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Sunday, January 25, 2015

Musings Upon a Missed SHTFriday

I had a truly awful headache on Friday that culminated in me crawling into bed for 6 hours until the pain went away. Naturally, this left me unable to write my scheduled Blue Collar Prepping article.

Fortunately, I was prepared for such an emergency, and called up a guest post. Titled "A Prepping Guide for Beginners," it lists 4 easy things you can start doing right now to get prepared for emergencies and disasters, and I encourage everyone to go read it.

Entry is always the hardest part of a hobby-lifestyle, and a lot of folks are overwhelmed at the prospect. With prepping, the normal desire to get it right is compounded with the fear that getting it wrong could result in disaster, injury or death.  This is one reason why I rail against shows like "Doomsday Preppers"; it presents extreme outliers as if they were the gold standard and anything short of that is failure, and that's simply not true.

If you have a camping backpack that has a tent, a sleeping bag, a change of clothes, some food, and the ability to start a fire, you have preps and you are immediately much better off than anyone without them. That backpack is now your core; build around it. Add to it, bit by bit, as much as you can afford. I've been prepping since 2009 on a budget of around $30/month (not counting Christmas and birthday presents) and I have quite a respectable bit of gear. I'm certain I could survive a tornado, a hurricane, or a forest fire, and could exist in relative comfort until help arrived or power returned.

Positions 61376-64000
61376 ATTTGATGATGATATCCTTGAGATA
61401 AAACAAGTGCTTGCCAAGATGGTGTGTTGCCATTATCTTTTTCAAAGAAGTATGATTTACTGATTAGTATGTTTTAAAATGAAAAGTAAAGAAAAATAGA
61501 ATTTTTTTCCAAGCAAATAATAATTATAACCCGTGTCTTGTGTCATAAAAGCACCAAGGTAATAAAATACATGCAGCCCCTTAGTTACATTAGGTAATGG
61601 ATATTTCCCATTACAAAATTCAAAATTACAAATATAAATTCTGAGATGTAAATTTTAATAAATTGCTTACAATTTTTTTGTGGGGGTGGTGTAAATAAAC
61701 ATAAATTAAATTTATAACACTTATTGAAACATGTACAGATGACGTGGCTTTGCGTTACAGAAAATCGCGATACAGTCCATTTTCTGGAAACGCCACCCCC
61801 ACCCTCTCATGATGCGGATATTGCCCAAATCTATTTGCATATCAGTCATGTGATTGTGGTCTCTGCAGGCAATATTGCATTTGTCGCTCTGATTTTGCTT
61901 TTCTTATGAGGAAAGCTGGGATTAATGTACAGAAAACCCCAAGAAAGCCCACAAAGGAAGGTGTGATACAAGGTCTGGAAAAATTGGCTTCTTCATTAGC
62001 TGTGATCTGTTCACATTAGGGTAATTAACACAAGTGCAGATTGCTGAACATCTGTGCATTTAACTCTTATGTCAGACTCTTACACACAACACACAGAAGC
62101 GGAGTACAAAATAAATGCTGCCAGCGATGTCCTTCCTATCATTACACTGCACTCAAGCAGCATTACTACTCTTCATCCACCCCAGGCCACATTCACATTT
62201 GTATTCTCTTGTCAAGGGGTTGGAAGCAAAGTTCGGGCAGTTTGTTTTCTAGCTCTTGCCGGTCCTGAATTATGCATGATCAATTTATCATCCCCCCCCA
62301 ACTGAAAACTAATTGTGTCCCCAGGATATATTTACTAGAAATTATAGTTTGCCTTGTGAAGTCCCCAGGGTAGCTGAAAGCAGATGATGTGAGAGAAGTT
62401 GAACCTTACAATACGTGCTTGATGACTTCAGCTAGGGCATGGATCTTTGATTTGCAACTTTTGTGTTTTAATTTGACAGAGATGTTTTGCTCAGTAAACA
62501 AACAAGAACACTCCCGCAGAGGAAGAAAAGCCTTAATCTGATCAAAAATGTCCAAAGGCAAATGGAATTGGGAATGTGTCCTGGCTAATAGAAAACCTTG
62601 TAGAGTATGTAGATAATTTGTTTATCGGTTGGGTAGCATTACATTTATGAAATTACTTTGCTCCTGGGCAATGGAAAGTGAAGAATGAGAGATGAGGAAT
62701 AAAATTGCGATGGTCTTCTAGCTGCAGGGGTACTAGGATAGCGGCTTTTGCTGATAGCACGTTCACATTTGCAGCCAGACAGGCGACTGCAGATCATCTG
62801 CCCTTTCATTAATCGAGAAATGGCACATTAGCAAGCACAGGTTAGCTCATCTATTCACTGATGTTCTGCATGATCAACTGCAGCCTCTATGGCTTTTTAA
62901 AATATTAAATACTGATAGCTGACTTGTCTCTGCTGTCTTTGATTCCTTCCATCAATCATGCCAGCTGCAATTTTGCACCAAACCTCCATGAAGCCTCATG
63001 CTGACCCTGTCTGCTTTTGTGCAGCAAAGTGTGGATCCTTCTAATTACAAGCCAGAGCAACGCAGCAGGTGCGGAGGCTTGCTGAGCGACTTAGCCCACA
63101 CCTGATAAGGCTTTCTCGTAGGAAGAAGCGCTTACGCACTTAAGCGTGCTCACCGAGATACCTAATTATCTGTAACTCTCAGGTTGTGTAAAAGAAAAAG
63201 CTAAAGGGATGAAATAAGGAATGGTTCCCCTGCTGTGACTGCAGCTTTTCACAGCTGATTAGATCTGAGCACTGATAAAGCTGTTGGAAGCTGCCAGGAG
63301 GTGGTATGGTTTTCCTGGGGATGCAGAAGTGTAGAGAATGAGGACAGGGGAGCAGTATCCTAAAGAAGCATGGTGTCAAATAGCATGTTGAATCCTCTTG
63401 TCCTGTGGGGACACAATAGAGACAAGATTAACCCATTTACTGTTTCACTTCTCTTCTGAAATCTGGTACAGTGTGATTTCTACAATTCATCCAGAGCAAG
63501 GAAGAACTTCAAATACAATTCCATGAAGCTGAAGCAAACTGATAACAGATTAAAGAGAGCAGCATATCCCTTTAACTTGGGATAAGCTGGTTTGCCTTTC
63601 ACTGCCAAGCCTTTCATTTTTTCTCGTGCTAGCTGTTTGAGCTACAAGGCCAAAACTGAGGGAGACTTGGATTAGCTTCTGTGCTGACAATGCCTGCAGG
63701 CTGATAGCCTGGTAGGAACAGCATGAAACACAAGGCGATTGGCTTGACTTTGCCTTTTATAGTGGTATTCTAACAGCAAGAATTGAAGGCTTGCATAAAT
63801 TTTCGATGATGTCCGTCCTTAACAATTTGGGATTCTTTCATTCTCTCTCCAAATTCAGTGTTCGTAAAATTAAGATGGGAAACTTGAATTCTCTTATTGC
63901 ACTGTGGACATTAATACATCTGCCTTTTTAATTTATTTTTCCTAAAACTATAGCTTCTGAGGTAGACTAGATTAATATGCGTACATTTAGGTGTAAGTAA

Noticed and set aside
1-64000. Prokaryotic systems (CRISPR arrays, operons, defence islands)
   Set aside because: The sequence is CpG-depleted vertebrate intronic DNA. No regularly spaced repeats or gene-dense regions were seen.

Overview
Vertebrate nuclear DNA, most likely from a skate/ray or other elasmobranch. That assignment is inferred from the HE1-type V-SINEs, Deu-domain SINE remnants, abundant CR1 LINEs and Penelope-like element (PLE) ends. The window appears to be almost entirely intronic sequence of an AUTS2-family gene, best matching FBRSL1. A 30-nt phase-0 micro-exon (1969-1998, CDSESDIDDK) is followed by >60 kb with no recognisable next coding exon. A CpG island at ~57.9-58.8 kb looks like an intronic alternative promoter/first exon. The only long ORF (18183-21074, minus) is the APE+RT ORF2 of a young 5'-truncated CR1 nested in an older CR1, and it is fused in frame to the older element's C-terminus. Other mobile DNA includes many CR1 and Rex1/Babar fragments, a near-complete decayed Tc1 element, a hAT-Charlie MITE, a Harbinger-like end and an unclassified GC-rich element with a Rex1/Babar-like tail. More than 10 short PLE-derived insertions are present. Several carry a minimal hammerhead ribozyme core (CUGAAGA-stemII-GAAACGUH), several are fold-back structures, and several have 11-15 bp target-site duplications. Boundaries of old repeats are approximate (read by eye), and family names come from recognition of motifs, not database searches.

I'm still not sexy enough for Doomsday Preppers to notice me. And that's fine, because that program is sensationalist crap. It promotes bad practices (breaking Operational Security by appearing on a nationwide TV program, for starters) the way women's magazines promote unhealthy self-image.

In conclusion, I heartily recommend new preppers check out David Blackard's Wednesday articles. David is a fellow with a limited budget who is essentially re-building his supplies from the ground up. While his articles may not be as entertaining as the others, they are packed with good information on how to be a stingy prepper.

I'm going to close with David's signature farewell" Remember, Some is always better than None!

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